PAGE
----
aircraft that has lost communication capability due to electrical
system failure.


the same way one would for *any* aircraft that has lost communication
capability as described in AIM 6-4-1 for instance?


Please explain how aircraft that has lost (data link and all radio)
communication capability due to electrical system failure will be able
to receive the green 'cleared to land' light gun signal upon arrival
if light guns are eliminated as suggested.

  #8  
Old August 17th 06, 04:41 PM posted to rec.aviation.piloting
Sylvain
external usenet poster
 
Posts: 400
Default The Deaf vs. The Colorblind

Larry Dighera wrote:

Please explain how aircraft that has lost (data link and all radio)
communication capability due to electrical system failure will be able
to receive the green 'cleared to land' light gun signal upon arrival
if light guns are eliminated as suggested.


one, nobody suggests eliminating the light guns, and two, the answer
to your question is spelled out better than I could in AIM 6-4-1 as
already mentioned, just read it.

--Sylvain
  #9  
Old August 17th 06, 05:12 PM posted to rec.aviation.piloting
Larry Dighera
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Posts: 3,953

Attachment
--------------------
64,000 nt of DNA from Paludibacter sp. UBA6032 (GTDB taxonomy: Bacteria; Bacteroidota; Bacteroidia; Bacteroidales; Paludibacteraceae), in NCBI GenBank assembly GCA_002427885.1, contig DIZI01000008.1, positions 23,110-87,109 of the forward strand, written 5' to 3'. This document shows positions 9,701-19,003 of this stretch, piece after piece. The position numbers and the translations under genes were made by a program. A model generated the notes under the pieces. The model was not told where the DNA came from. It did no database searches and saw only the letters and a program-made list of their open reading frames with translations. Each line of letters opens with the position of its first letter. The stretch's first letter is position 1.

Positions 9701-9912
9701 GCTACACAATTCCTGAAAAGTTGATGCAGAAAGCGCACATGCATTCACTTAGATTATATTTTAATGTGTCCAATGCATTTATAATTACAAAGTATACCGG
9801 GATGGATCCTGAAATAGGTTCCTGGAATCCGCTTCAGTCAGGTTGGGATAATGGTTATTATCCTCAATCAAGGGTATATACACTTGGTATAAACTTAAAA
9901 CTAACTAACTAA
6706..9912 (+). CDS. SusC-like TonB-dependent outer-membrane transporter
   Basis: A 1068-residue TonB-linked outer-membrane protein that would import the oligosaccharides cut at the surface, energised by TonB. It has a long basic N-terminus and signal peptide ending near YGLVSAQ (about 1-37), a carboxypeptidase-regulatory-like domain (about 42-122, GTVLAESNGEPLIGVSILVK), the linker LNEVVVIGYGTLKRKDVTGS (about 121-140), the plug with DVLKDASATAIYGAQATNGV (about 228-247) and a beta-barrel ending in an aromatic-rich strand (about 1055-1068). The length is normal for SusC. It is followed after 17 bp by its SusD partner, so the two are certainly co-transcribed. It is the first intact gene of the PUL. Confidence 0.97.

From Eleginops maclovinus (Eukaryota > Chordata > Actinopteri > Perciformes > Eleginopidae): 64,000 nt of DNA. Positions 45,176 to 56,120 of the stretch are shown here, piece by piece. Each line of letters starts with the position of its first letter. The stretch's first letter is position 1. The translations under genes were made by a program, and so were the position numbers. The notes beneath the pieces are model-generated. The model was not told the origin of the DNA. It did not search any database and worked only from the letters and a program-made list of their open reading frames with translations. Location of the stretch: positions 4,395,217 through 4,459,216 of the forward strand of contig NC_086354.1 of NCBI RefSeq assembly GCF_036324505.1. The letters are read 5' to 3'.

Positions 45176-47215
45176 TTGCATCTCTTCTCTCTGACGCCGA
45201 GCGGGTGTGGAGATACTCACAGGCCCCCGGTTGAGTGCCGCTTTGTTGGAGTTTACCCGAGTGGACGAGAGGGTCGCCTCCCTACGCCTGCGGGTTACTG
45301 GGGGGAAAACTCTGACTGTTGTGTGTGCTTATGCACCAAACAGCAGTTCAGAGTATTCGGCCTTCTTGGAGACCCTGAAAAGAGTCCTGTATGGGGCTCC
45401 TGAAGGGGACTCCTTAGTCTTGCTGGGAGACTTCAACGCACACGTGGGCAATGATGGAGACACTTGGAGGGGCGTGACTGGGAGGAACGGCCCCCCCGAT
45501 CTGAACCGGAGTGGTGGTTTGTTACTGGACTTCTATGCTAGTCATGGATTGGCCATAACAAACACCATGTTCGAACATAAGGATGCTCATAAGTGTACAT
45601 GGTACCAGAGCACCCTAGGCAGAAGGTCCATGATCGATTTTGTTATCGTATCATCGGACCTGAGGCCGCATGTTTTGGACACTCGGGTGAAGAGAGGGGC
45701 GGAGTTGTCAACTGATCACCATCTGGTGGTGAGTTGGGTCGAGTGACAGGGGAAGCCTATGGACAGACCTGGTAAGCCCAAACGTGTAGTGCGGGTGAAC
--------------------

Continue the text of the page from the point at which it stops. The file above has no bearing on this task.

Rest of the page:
Default The Deaf vs. The Colorblind

On Thu, 17 Aug 2006 08:41:52 -0700, Sylvain wrote in
:

Larry Dighera wrote:

Please explain how aircraft that has lost (data link and all radio)
communication capability due to electrical system failure will be able
to receive the green 'cleared to land' light gun signal upon arrival
if light guns are eliminated as suggested.


one, nobody suggests eliminating the light guns,


On 16 Aug 2006 09:50:26 -0700, "Bret Ludwig"
wrote in .com:

Retiring the signal lights would be beneficial to the colorblind,
but devastating to the deaf.

and two, the answer to your question is spelled out better than I could
in AIM 6-4-1 as already mentioned, just read it.


Perhaps you'd be good enough to point out the part of AIM 6-4-1 that
exempts a flight from receiving a clearance to land from ATC at
towered airports:


http://www.faa.gov/ATpubs/AIM/Chap6/aim0604.html#6-4-1